News / South Africa

Daniel Friedman
2 minute read
26 Sep 2018
9:59 am

UN statue of Mandela ridiculed for looking like ‘Robert de Niro’

Daniel Friedman

South Africans are not impressed with the new statue of the former president at the United Nations, particularly with what appears to be his straight, gelled-back hair.

President Cyril Ramaphosa unveils the alleged statue of Nelson Mandela at the UN headquarters in New York. Picture: Twitter.

President Cyril Ramaphosa on Tuesday unveiled a life-size statue of Mandela at the UN General Assembly, New York.

Ramaphosa said at the unveiling: “We trust that this statue will remain a constant reminder to the international community of the dedication of Nelson Mandela to the mission of the United Nations and a constant affirmation of South Africa’s commitment to contribute to a better world for all.”

South Africans on social media, however, are largely unimpressed with the statue, which they say does not look a whole lot like its subject.

READ MORE: Ramaphosa lands in New York for UN General Assembly

The main complaint appeared to be the hair, with some saying it was too straight and made the iconic former SA president look white.

These views have not come from random Twitter users but from sources such as columnist Pinky Khoabane, Deputy Public Protector Kevin Sifiso Malunga, and 702 host Gugulethu Mhlungu.

There are many theories as to who the statue does look like. Columnist Tom Eaton said he could see both Robert de Niro and Samuel L Jackson, and one user said Madiba looks like an “Asian man”.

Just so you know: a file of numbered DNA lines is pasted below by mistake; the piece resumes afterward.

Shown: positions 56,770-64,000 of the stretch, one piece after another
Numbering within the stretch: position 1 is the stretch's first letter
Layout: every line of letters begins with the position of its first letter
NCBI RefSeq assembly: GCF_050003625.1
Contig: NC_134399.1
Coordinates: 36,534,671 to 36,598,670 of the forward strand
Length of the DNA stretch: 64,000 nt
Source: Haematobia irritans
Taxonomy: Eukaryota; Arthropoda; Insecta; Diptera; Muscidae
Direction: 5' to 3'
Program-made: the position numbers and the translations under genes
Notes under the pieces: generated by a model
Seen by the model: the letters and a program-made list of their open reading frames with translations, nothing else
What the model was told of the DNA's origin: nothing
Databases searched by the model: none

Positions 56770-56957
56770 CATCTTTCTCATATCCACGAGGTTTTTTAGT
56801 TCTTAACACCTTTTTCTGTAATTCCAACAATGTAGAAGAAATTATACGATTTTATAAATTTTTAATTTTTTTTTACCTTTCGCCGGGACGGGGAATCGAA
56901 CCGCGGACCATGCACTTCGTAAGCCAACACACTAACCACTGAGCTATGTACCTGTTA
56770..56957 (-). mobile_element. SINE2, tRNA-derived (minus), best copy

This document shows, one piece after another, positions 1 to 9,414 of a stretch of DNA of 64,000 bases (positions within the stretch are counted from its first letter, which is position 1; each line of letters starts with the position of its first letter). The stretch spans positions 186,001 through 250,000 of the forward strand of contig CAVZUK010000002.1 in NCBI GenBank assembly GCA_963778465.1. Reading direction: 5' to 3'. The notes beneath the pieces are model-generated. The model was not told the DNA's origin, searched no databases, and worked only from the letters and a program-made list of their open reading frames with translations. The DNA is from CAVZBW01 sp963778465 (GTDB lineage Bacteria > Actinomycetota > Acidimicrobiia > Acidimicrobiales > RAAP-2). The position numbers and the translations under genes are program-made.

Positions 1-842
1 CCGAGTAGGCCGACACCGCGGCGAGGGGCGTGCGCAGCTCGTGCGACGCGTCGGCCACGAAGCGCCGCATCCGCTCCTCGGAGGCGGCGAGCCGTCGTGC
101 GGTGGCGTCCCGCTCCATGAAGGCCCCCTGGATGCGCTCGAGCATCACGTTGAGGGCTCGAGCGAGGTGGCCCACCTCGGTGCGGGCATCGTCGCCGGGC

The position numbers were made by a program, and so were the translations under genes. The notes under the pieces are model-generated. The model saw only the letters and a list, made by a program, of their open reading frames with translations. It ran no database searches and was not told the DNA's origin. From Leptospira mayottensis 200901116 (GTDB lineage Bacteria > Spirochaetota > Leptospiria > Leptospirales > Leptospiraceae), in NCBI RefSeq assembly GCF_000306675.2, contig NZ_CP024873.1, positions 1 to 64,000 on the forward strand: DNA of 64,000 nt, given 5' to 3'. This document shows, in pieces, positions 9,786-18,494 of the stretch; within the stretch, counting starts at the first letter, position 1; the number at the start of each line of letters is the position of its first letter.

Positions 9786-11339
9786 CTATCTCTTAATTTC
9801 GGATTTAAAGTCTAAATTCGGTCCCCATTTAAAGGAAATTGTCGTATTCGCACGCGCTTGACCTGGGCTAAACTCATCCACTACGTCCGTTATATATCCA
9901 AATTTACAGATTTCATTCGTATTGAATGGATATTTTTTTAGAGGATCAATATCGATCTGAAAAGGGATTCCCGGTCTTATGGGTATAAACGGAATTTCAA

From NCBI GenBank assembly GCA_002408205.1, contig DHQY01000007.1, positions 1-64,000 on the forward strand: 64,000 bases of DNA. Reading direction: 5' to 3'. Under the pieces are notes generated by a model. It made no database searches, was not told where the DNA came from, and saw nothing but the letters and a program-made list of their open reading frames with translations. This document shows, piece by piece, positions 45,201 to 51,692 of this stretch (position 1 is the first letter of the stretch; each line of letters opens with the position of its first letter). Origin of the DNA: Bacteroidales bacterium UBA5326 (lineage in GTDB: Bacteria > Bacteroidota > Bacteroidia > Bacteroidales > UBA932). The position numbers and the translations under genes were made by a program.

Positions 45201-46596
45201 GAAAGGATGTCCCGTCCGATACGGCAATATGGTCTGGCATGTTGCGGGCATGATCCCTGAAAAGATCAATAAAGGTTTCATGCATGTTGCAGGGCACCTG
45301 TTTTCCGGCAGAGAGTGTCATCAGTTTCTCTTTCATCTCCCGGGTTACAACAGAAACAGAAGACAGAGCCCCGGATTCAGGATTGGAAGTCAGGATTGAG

However, there does seem to be consensus on who it doesn’t look a whole lot like – Nelson Mandela.

President Cyril Ramaphosa arrived in New York in the United States on Sunday afternoon to attend the 73rd Session of the United Nations General Assembly (UNGA73) from September 25 to 27.

Ramaphosa’s spokesperson Khusela Diko said in a statement that the theme for this year’s session was “Making the United Nations relevant to all people: global leadership and shared responsibilities for peaceful, equitable, and sustainable societies”.

The UN general debate was preceded by the unveiling of the statue and the historic Nelson Mandela Peace Summit, a high-level plenary meeting convened by the President of the General Assembly Maria Espinosa in honour of the anniversary of the birth of South Africa’s first democratically elected president.

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